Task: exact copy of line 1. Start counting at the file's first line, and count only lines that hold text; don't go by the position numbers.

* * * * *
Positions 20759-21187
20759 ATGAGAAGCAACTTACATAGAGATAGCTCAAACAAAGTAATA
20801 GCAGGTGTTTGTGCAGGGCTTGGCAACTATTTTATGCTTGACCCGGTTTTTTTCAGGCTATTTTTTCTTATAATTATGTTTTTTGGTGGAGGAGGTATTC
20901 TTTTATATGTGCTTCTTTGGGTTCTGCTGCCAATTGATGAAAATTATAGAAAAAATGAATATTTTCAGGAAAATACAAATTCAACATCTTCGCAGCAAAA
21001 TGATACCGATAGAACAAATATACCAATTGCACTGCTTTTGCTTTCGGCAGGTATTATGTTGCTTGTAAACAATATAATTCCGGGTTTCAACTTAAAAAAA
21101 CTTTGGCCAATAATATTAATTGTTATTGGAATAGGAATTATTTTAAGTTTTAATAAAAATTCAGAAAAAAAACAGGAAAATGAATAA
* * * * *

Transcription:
Positions 20759-21187